Album Review :
They Will Fall - On the Depths of Depravity

By in Reviews | Comments closed

Artist: They Will Fall
Title: On the Depths of Depravity
Label: unsigned
Release Date: 5/10/15
Reviewer: Scott Swan


  1. Preface
  2. Bloodguilt
  3. Of Youth
  4. In (Sin)cerity
  5. Dark Grave
  6. Facade
  7. Intervention
  8. Final Words
  9. Detachment
  10. Bind My Wandering Heart to Thee


Creating a unique metalcore album this day and age can’t be an easy task. How can a band separate itself from the mass of bands out there that sound like each other? Well, that’s the task set before the band They Will Fall with their newest full release, On the Depths of Depravity. With a few solid releases under their belt already (Disrupt the World, 2012 and Misconceptions EP 2013), it would seem on the surface that they would have the necessary tools to complete such a task. Having shared the stage with such acts as Mouth of the South, Becoming the Archetype, Colossus and Silent Planet, they have a sound that would fit a similar mold as those bands. 

In a video interview concerning this new record, drummer Chris Shifflett states that the band has really put forth the effort to write music that is reflective of the emotion found in the lyrics. They had no desire to simply “write riffs and songs then just throw some lyrics on top.” To this point, I think it certainly rings true with this record. It is emotional and honest lyrically, but then those lyrics are assigned to the appropriate music which creates a united front conceptually. Anger and confusion ride atop waves of pounding drums and huge riffs. Themes of sadness and doubting meld with a more atmospheric, slower paced grooves, and those both could even be within the same song. I would agree that this is indeed a cohesive piece of art and not just simply music that’s designed to start a mosh pit (although it could easily do that as well).

With the opening tune, “Preface” you might think you are just getting an instrumental that you’ll have to wade through before the actual album starts, but not here. After a calming full minute of distant, light guitars, the band launches into full attack mode. The song takes on the attitude of being angry at the heavy expectations that have been placed on the writer and even blaming God for them. I did find the closing line interesting, “Christ, promise me I won’t lose my faith.” It would seem on the surface that if you are asking this, then perhaps your faith is not in that bad of shape, but nonetheless a question that I think is still relatable.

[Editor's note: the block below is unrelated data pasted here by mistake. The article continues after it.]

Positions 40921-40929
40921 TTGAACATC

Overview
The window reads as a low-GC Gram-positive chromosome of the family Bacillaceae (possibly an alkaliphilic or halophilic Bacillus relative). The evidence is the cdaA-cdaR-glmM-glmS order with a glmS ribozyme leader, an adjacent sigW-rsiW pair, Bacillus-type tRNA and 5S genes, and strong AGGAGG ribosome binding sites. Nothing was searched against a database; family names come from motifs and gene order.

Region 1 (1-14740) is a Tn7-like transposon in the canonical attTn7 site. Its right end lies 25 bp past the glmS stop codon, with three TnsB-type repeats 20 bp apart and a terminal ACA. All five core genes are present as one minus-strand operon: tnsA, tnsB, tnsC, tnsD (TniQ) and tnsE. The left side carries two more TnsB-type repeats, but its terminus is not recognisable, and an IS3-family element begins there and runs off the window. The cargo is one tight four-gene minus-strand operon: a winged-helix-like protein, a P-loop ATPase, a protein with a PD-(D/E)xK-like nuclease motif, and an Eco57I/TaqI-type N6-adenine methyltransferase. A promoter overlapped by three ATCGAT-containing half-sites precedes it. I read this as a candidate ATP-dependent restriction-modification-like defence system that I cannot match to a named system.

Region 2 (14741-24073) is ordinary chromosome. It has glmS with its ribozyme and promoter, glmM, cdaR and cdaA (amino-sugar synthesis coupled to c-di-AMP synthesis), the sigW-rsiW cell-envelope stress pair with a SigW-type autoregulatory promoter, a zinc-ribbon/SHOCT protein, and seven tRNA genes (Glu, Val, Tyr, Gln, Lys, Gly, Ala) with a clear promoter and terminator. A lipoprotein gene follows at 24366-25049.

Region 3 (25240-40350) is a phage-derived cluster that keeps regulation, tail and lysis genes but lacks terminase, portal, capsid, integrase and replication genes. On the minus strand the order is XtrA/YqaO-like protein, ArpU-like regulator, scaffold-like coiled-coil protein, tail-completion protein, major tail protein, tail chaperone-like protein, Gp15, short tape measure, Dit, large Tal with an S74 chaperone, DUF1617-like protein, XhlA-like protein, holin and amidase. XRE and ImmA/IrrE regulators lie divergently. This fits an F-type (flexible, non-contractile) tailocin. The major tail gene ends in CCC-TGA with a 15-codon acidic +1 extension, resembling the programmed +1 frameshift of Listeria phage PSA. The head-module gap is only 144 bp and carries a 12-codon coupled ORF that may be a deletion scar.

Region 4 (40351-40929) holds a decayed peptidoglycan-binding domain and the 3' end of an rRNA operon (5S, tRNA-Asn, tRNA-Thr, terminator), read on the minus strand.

“Preface”, “Bloodguilt” and “Of Youth” combine to form the angst ridden, self examination portion of the record. Musically it’s fairly heavy in this section, chunky guitars fly in and out, drums pacing the rhythm section with technically precise pounding. The majority of the vocals here are screams with a few sections of cleans mixed in. “Of Youth” speaks of being sheltered as a child with their “small town religion, held intact because opposition did not exist to surprise us.” Spelling out the disaster that could take place while having only a “weak theology.” The next song “In (Sin)cerity,” reins back the pounding and acts as sort of a buffer/interlude track. With almost entirely clean vocals, the tune focuses on trying to get an unsaved person to hear the Gospel. The screaming at the end of this one spells out the frustration the writer is surely feeling. 

Changing themes slightly, “Dark Grave,” turns the spotlight to the church. To my ear, the guitars here act as more of a rhythm section than providing any kind of groove. With a similar concept, “Facade,” continues the rebuke of certain Christians who display only a “counterfeit faith.” Some moments of melodic guitars take over in selected sections, creating a nice bit of tension. Both of these songs really show off the bands technical prowess for sure. 

“Intervention” is a hard pounding tune that features an ‘in the background’ meandering guitar riff. I like how the band will occasionally drop the heaviness in favor of calmer moments, which sets up more of a reflective mood. Then, basically magnifying those brief moments, comes the introspective, “Final Words.” Providing a break in the action, the entirely instrumental song then melds seamlessly into the final two acts of the record, starting with probably my favorite tune on the record, “Detachment.” This song is a brutally honest look at the writer struggling with his faith. You really get an insight into the internal strife and the war that is raging in his mind. The music does a great job of mimicking the confusion and anger found within the lyrics.

The ending tune, “Bind My Wandering Heart to Thee” (sounds like a old hymn) thankfully begins the process of redemption with God answering the pleas which have been proclaimed throughout the record, but it’s especially a direct answer to “Detachment.” Again, the music sounds more hopeful here, to go along with lyrics such as: “You were bought with a price, My love, with precious blood.” A great uplifting way to end the album, bringing a real balance to album’s overall concept.

Overall: As far as the instrumentation goes, there are some very strong moments here, but also some periods where nothing particularly stands out. However, I will say the band does achieve their goal of matching themes to the actual music being played. In that sense it’s quite cohesive and brings an honesty in which you really get a sense the writer is pouring his heart out. So, for fans of heavy music, I wouldn’t come to this album expecting to hear anything musically groundbreaking, but it will send you to some dark, frustrating places, only then, thankfully to find redemption in our only true Hope once more.

RIYL: Mouth of the South, Silent Planet, Those Who Fear